By design and choice, the symbols require a working relationship to real-life language in preference to one based on printed running text occurences.

3) Re-generating the dependency upon fabricated rules, generalities, and a plethora of exceptions, common to traditional spelling and pronunciation, should be avoided. There should be no need to rely upon such generalities as "I before "e" except after... and except in such words as...

4) The diacritical marking systems for pronunciation and for any approach to alternative spelling should be avoided. Extensive-intensive teaching experience and observation have proved the markings complicated difficult to learn and to apply, and inconsistent among various publications. These characteristics become educationally critical, especially among "slow starters" and learners who have not "kept pace" in the development of their reading skills.

As learning tools, diacritical markings serve only the apt and the scholarly well; and ultimately "the butcher, the baker, the candlestick-maker" but the rest of the community must be served with equal interest if we are truly concerned with literacy and the fullest development of human potential.

Typical Dictionary-School Book Examples:
anthocyanin (an-tho-sy-ə-nin) - standard Dictionary (actual)
anthocyanin (AN-thuh-SIGH-uh-nun) -actual school book lesson.
anthocyanin (an-thuh-SIE-uh-nin) - proposed.
Other Applications.
6) For Computer Use: Because the 50 graphic symbols of this system are so stable and consistent linguistically, and represent the fullest usable range of recognizable speech sounds in English and other languages. It lends itself well to OCR (Optical Character Recognition). Its full range of uses may depend upon the skills and imagination of computer experts.

The wide variety of traditional spelling possibilities is eliminated, leaving, in effect, only 50 possible spelling components. They have been assigned numerical values as an integral part of the system.

Others:
For the Study of Linguistics.
Theatrical and Dramatic Uses (Dialects).
Radio and Television: Pronunciation of difficult English and non-English proper names. (sol-zhuh-NEET-s'n).
Foreign Language Phrase Dictionaries.
Informal (Personal) Spelling. For strictly private (Non-Academic, Non-Published) writing.
Unusual Learning Disabilities: For use in instances in which learners are totally unable to communicate in writing using traditional spellings.

In this application, as in all applications, the system should be totally adaptive, used only when it has clear and specific advantages.

Example: In personal spelling and cases of unusual spelling disabilities, there should be absolutely no objection to spelling thick and thin as thik and thin. It's a practical matter.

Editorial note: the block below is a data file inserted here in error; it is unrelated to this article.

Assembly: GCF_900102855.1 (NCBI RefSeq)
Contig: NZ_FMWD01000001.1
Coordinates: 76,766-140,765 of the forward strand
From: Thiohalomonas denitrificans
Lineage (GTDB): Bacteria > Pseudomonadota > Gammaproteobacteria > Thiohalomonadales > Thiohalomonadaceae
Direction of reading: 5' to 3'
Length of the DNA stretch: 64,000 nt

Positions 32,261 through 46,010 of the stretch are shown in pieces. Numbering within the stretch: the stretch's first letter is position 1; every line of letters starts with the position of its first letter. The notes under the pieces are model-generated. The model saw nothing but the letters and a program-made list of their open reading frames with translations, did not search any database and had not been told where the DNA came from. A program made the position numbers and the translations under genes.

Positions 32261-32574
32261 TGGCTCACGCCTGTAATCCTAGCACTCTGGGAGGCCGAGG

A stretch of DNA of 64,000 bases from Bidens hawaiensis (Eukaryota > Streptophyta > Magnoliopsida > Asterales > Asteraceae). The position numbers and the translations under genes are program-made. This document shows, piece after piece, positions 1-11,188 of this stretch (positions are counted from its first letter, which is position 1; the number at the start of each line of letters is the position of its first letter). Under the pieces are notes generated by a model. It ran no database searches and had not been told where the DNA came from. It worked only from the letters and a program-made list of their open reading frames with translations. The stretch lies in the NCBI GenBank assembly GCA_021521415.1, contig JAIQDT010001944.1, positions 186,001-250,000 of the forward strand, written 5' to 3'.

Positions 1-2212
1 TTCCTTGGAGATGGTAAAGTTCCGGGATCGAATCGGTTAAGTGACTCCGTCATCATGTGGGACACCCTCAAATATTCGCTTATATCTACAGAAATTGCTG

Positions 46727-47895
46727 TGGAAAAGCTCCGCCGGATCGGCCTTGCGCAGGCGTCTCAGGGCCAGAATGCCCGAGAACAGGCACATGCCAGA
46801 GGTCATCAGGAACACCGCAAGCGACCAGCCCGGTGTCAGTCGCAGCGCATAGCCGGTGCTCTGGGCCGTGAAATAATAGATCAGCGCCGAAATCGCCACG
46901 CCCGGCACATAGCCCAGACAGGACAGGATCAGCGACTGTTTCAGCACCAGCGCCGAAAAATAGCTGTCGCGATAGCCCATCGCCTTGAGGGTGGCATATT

Selective Adaptation: To adapt certain spellings for informal usage, or for controlled educational usage, in cases of simple, frequently used words that tend to cause learning-reading-spelling problems.

See: ear-learn-earn-bear-beat-wealth, for example.

An Illustrative Transcription.

The Complete Gettysburg Address [1]
from "The Sounds of Language" by Jos'f EE. Brown.

For skor and sehvn yirz uhgo owr fahtherz brawt forth awn this kahntinent uh neu naeshn, kuhnseevd in libettee, and dehdikaetd too thuh prahpuhzishn that awl min ar kreeaetd eekwal.

Now wee ar ingaejd in uh graet sivil war, tehsting whehther that naeshn, or inee naeshn, so kuhnseevd and so dehdikaetd, kan lawng indeur. Wee ar meht awn uh graet batlfeeld uhv that war. Wee hay kuhm too dehdikaet uh porshn uhv that feeld as uh fienl rehsting plaes for thoz hoo hir gaev theht lievz that that naeshn miet liv. It iz awltoogehther fiting and prahper that wee shud doo this.

Buht in uh larjer sens wee kanaht dehdikaet wee kanaht halo this grownd. Thuh braev min, living and dehd, hoo struhgld hir, hav kahnsuhkraetd it far uhbuv owr poor power too ad or deetrakt. Thuh werld wil litl not nor lawng reemehmber hwaht wee sae hir, buht it kan nehver forgeht hwaht thae did hir. It iz for uhs, thuh living, rather too bee dehdikaetd hir too thuh uhnfinisht werk hwich thae hoo fawt hir hav thus far so noblee advanst. It iz rather for uhs too bee dehdikaetd too thuh graet task reemaening beefor uhs - that fruhm theez ahnerd dehd wee taek inkreesd deevoshn too that kawz for hwich thae gaev thuh last ful mehzher uhv deevoshn; that wee hir hielee reezahlv that theez dehd shal naht hav died in vaen; that this naeshn, uhnder Gahd, shal hav uh neu berth uhv freedm; and that guhvernmint ubv thuh peepl, hie thuh peepi, for thuh peepl, shal naht pehrish fruhm thee erth.

[1] Notes:

1. By Abraham Lincoln.

2. This transcription is for illustrative purposes only. The "Regularized Spelling and Pronunciation Notation System" is designed for specific instructional and learning purposes. See: The 6-step Implementation Strategy.

3. When stress (accent) is considered, only primary stress is indicated. Upper Case Type is used to indicate primary stress: GEHTeezberg aDREHS... FAHtherz... KAHNtinint... NAEshn.

4. ER endings are maintained for the sake of consistency. They are optional.

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On other pages: Sounds part 1, List 1, Chart 1.